Approximately $47.2 million is available statewide to find park, youth center and environmental enhancement projects that benefit youth in areas that lack neighborhood parks, open space and natural areas. The City will use the competitive grant process to assess proposed projects from City departments and nonprofit organizations. Nonprofit organizations? When we asked about this we were told only through Recreation and Parks.
Our association has called a joint board meeting with several community groups to discuss this proposed Major League Baseball Academy.
Please tell us how you feel about this Fax 818-897-5507 Email LVTHOA@aol.com or by mail PO Box 435, Sunland, CA 91041.
|Time:||Saturday, June 16, 2001|
|Place:||Gabrieleno Equestrian Park (Orcas, off Foothill Blvd in Lake View Terrace, next to Hansen Dam Equestrian Center)|
Fun for the whole family. Cloverleaf barrels, pole bending, egg & spoon, musical tires, and much, much more. Registration opens 8 AM. Classes begin at 9 AM.
$4 per class for ETI members. Non-ETI members must pay temporary membership fee - $5 single, $7 family.
Ribbons for 1st-5th Place. All children will receive a ribbon. Concessions will be available.
For more information, call Becky Borquez (818) 352-3634.
Lake View Terrace-- The 55th Annual Fair will open June 7th for 4 days at Hansen Dam Recreational Park.
The Fair offers anyone with a special talent, hobby, or skill an opportunity to exhibit during the fair.
For more information: Phone: (818) 557-1600, Email: email@example.com
Lake View Terrace- What should have been a political heyday turned sour when the plans for a Major League Baseball (MLB) Academy at Hansen Dam were announced recently. Even the Daily News couldn’t miss the “boos in the bleachers from local residents protesting the cost and lack of community involvement.“
Think of it, it has all the ingredients for the perfect PR caper--baseball is an all time American passtime, big names, youth, etc. How could there be any controversy in such a splendid combination of events? It should have given native Pacoima Councilman Alex Padilla and author of the plan inches of perfect PR in the newspapers. You do realize of course, when a politician isn’t in touch with his constituents, the only way they can measure their success is in the inches of newspaper print and air time? A good political image happens first by word-of-mouth engendered by constituents.
A regional park should be a place where people can pursue a variety of recreational activities. I think people should be given the opportunity to pursue their interests that add quality to their lives and families. The Valley’s equestrian and agricultural heritage is recognized nationally and internationally. Locally, it is recognized in the neighborhoods surrounding the Hansen Dam as a factor that contributes greatly to their quality life.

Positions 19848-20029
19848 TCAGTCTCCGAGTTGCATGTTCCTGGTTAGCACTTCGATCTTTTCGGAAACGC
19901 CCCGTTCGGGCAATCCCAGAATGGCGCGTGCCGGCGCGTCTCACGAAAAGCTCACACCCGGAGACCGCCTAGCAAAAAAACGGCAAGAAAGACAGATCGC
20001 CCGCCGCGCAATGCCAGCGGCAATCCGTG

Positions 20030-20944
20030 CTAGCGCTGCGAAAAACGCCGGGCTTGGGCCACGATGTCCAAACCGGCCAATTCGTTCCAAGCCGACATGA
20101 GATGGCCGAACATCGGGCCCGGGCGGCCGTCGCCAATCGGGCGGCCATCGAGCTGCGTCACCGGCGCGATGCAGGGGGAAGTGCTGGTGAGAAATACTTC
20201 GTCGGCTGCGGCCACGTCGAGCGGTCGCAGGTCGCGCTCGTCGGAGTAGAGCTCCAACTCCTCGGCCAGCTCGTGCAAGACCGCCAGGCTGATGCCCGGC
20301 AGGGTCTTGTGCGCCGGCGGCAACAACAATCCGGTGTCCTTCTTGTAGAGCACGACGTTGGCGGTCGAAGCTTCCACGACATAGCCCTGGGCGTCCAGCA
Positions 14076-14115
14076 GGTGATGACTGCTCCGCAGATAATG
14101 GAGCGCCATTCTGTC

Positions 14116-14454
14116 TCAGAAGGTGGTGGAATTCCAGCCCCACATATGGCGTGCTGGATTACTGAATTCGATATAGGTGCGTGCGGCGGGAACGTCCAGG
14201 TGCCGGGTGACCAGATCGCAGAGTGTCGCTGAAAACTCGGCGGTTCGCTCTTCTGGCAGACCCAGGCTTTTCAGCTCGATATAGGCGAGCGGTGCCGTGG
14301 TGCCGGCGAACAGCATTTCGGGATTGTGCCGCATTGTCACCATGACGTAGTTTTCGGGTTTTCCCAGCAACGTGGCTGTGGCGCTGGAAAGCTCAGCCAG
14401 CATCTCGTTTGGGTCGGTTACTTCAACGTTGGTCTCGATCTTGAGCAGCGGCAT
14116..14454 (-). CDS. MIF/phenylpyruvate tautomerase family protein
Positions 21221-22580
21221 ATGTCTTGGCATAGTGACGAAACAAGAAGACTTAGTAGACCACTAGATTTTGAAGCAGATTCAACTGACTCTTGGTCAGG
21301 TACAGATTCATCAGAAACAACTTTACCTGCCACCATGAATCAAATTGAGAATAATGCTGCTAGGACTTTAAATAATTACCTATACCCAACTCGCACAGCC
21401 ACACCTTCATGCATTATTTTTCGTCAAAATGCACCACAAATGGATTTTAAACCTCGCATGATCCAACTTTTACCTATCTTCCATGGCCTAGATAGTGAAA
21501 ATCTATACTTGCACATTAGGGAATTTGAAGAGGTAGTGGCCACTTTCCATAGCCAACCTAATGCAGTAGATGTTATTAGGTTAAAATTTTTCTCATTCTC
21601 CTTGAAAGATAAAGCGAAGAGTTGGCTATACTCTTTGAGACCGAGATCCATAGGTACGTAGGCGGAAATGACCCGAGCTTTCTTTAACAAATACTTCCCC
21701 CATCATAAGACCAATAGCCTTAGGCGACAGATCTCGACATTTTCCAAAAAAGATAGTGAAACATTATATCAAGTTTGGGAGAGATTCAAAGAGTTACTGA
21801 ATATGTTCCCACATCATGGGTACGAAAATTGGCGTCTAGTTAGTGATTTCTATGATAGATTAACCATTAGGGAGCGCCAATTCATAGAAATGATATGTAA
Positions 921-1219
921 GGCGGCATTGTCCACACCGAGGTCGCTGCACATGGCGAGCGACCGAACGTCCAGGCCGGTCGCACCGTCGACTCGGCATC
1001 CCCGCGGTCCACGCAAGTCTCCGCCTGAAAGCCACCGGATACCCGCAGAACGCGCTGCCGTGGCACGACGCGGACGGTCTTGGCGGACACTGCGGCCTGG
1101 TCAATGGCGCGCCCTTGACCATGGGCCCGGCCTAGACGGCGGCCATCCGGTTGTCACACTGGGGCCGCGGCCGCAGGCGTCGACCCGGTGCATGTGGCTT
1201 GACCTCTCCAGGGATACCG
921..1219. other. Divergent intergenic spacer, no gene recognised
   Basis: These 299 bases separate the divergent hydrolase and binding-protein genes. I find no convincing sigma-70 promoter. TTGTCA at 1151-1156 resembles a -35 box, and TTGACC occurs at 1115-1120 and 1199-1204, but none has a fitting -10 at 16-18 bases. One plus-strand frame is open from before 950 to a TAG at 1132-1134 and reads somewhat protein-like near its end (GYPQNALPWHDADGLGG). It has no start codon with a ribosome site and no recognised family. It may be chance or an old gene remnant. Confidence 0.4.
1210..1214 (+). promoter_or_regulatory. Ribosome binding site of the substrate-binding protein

The frustrations I hear being voiced by the people who live here are four fold: 1) Councilman Alex Padilla does not include the neighborhoods in the planning of land use; 2) requests by the people who actually live here and pay the property taxes are given second seat and projects are stymied by a different set of rules; 3) there is no actual “plan” for the Hansen Dam as a regional park or it is being ignored; and 4) the people who live here are expected to pay for proposals like the MLB Academy, but even their kids are excluded from its use.
I recommend to Councilman Padilla to start including the neighborhoods at the planning stages of his projects. I think he would be surprised by how easily projects could be brought to fruition when he has the neighborhood’s “support”. I suggest the Councilman find out about and give some “support” to the neighborhood projects that have been stymied for that too is truly his job. An actual Hansen Dam plan might be in order.
(Send your comments to the Editor of The Hoof Beat.)
But, of course as an equestrian, it makes complete sense to me. Aren’t horses more important than people? Isn’t the whole reason I go to work everyday to feed and provide a home for Jessie and Gracie my two adopted horse children? Well, sometimes, it certainly must seem to my horses that my purpose in life is to muck their stalls, feed them treats, give them baths and let them roam the wilds--what a life!
I hope you’re not taking this too seriously. The reason I’m writing this is that I felt a need to voice my irritation after hearing a lobbyist some months ago at a public hearing complain about how “people are more important than horses”.
I’m sure the lobbyist felt some frustration of her own at the time and may not have clearly understood the issues. So I’m writing this here to set the record straight.
People are more important than horses. People are also more important than dogs, cats, birds, rabbits, and the assortment of pets owned and loved by individuals from all walks of life and ethnic backgrounds.